Steven Pinker has studied language and the mind for more than two decades. Now, he's written The Sense of Style: The Thinking Person's Guide to Writing in the 21st Century. Though he's added another book to the pantheon of writing guides and rule books out there, he's the last to say that a reference text is in charge of what is and isn't allowed in writing.
"Contrary to what a lot of people believe, dictionaries don't consist of a bunch of lawmakers who decide what is correct or incorrect. It's not like the rules committee of Major League Baseball, where if they say it's a rule, then it is a rule. Rather, dictionary editors actually cultivate an ear for the way the language is used. When the language changes, the dictionaries reflect that."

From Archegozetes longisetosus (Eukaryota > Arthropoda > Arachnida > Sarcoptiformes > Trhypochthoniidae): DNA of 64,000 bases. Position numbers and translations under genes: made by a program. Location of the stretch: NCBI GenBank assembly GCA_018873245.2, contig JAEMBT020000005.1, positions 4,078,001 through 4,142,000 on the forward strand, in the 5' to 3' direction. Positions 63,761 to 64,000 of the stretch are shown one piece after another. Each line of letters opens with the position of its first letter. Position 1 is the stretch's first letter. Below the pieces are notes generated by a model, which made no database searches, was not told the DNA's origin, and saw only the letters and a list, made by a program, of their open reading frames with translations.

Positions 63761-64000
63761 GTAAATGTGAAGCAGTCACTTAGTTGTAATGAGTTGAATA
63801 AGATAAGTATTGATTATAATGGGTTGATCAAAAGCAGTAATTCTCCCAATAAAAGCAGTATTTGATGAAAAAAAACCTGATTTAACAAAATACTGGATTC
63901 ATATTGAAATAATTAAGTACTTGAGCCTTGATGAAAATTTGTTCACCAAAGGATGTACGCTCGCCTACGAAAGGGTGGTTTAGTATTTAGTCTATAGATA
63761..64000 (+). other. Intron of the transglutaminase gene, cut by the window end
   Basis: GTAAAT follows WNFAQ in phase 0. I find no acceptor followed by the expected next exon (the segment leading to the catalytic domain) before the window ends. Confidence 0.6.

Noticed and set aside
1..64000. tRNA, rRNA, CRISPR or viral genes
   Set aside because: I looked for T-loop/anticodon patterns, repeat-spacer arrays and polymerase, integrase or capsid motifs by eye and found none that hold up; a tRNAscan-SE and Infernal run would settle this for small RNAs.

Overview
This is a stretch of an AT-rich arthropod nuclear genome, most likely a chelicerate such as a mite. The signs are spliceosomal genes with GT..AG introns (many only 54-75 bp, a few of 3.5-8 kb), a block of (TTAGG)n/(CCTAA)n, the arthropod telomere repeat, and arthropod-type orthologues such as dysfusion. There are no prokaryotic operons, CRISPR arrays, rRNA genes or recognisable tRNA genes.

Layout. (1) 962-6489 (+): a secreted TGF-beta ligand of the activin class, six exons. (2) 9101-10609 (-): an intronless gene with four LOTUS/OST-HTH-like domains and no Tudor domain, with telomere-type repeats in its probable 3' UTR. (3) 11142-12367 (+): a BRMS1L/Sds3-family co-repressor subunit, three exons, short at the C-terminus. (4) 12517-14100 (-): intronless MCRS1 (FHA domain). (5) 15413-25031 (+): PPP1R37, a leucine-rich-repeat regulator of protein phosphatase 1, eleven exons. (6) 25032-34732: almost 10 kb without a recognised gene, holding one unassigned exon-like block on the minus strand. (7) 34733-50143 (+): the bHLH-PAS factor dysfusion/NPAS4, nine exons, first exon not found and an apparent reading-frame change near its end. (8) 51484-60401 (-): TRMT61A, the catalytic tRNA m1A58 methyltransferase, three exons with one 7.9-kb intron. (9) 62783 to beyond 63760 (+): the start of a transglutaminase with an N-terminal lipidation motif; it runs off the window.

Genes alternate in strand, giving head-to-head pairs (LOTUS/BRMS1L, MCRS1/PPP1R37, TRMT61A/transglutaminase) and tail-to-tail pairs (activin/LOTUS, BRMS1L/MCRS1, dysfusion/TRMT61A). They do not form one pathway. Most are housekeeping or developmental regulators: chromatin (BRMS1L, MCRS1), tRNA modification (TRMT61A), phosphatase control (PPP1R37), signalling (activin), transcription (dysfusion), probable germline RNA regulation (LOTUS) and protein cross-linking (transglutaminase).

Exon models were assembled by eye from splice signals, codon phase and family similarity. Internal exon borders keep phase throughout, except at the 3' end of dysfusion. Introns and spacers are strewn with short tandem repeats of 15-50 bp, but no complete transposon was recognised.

Pinker's book draws on his years of research, but he also worked in some of his personal pet peeves, when the majority of the usage panel of the American Heritage Dictionary agreed with him.
"We all know the kind of writer who says, 'We had to get the ball rolling in our search for the holy grail, but it wasn't a slam dunk or a magic bullet, so we rolled with the punches and let the chips fall where they may while seeing the glass as half-full.' Cliches are a sign of careless writing."
In this Talk of Iowa interview, host Charity Nebbe talks with Pinker about his book.